Homebuyers and refinancers who are in the process of getting a mortgage should keep an eye on Washington in coming days. Budget cuts and a potential government shutdown could get in the way of your loan closing if Congress doesn't get its act together in time.
When $85 billion in mandatory federal spending cuts kick in today, thousands of government employees will get notices of furlough. That may include staff at the Federal Housing Administration, which insures FHA loans.
Furloughs would go into effect on April 1, unless Congress prevents or reverses the budget sequester in time.
"It is going to get bumpy if the FHA hours are furloughed for longer than a few weeks," says Brett Sinnott, secondary marketing director at CMG Mortgage Group in San Ramon, Calif.
The furloughs alone won't mean that borrowers won't be able to close on FHA loans, but could eventually translate into delays for borrowers, Sinnott says.
The FHA is part of the Department of Housing and Urban Development, which has 9,000 staffers in 80 field offices across the country.
"The public will suffer, as the agency is simply less able to provide information and services in a wide range of areas, such as FHA mortgage insurance and sale of FHA-owned properties," HUD Secretary Shaun Donovan recently told a Senate committee.
Veterans Affairs loans wouldn't be affected by the cuts because the VA is exempted from the sequester, according to a spokesman at the Department of Veterans Affairs.
What if there is a government shutdown?
But the sequester is just the tip of the iceberg. Temporary funding is keeping the government running; it expires on March 27. Since Congress has not agreed on a budget for the fiscal year, if the bill isn't extended or replaced, federal government offices could shut down.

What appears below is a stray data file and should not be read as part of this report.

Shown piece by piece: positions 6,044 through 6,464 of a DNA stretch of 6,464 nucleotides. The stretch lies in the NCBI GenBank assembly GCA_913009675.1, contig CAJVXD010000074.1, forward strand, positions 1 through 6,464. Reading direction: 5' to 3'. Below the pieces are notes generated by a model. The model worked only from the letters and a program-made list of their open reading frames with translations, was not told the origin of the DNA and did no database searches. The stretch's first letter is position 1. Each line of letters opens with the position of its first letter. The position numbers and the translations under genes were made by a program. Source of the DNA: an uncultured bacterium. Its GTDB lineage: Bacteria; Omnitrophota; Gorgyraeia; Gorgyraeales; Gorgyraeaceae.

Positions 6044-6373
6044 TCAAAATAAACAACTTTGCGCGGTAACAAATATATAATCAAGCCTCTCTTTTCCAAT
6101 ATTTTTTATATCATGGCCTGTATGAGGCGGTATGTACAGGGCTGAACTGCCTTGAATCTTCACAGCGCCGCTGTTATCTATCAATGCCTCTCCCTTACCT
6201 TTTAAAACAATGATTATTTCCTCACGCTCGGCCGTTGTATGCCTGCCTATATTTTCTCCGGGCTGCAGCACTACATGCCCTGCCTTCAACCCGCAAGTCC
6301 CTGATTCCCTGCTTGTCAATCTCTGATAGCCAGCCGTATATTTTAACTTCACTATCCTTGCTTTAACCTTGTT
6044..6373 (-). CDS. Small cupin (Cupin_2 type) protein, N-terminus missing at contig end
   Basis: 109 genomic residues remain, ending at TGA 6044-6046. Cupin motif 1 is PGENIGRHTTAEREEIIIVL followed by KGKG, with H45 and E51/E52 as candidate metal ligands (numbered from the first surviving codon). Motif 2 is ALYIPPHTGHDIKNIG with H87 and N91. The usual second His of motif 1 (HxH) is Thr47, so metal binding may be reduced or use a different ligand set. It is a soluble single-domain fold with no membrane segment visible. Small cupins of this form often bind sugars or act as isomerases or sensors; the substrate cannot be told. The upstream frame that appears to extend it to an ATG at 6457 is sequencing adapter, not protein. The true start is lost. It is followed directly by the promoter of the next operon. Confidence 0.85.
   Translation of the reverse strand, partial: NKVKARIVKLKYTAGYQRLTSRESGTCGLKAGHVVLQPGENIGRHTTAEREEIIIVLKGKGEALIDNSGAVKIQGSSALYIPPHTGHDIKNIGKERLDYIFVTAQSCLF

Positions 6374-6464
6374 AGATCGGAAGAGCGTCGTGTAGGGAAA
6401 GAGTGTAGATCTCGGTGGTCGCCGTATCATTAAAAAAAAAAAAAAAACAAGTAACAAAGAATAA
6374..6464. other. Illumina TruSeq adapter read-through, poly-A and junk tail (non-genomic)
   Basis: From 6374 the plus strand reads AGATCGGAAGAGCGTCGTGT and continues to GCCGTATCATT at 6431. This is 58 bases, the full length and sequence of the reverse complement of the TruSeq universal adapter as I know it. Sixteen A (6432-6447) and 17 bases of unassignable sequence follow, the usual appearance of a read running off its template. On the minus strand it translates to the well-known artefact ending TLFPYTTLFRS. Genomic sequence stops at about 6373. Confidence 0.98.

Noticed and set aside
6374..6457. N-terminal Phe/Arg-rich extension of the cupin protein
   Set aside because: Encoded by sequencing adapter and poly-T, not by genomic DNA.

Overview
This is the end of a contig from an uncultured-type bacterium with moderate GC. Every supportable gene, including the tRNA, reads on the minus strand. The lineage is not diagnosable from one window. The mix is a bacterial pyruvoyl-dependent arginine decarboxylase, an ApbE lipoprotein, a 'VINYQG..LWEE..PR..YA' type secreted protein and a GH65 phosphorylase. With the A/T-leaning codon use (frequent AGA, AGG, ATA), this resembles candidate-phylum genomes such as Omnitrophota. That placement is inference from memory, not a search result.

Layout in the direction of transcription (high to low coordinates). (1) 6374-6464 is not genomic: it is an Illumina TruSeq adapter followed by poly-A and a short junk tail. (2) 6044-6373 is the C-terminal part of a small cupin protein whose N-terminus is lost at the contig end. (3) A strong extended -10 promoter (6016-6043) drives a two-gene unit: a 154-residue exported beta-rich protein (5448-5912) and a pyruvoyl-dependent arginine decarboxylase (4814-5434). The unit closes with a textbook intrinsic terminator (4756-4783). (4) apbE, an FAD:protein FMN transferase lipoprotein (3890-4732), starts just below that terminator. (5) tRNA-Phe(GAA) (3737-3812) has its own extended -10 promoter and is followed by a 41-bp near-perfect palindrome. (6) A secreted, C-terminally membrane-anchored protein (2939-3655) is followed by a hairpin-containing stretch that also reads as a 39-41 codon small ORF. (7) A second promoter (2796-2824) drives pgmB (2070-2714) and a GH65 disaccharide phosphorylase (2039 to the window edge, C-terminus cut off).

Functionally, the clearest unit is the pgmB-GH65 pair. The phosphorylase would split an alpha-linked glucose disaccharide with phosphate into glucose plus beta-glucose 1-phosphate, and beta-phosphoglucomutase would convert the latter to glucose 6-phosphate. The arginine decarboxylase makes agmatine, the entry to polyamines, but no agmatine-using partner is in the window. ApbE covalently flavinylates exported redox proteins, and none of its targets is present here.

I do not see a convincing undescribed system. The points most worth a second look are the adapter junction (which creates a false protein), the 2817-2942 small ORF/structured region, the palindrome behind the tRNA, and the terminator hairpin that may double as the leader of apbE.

"A government shutdown is scary because all mortgage agencies (Fannie Mae, Freddie Mac and Ginnie Mae) would most likely incur huge delays across all channels of the business," Sinnott says.
In April 2011, the government dodged a shutdown at the last hour, as HUD staff held meetings to prepare for a closure.
At the time, lenders said they would still be able to process FHA and VA loans in the short term, even if there were delays in insuring the loans. But the day before that impending shutdown in 2011, HUD warned it would pull the plug on FHA's loan-processing system if the government was forced to close its doors.
The last time there was a government shutdown was during former President Bill Clinton's administration, in late 1995. The closure lasted about three weeks.
Some lenders say they are not worried about a potential shutdown yet because they assume Congress will reach some sort of last-hour agreement, as usual.
Plan ahead in case Congress leaves you in the lurch
Still, borrowers should plan accordingly, in case lawmakers fail to do their jobs.
"We are under the impression the government has some common sense to avoid this," says Rob Nunziata, president of FBC Mortgage, in Orlando, Fla. "Chances are nothing will happen, but it's a good idea to get things going to make sure you can close in case something happens."
Even if furloughs or a potential shutdown result in only minor delays, that could mean a higher rate for borrowers if a locked interest rate expires as a result, Sinnott says.
"The best solution to avoid any frustration is to close any loan you have as soon as possible. With the rate spike we saw last month, most lenders have the capacity to get loans through the process quicker due to lower volume levels," he says.
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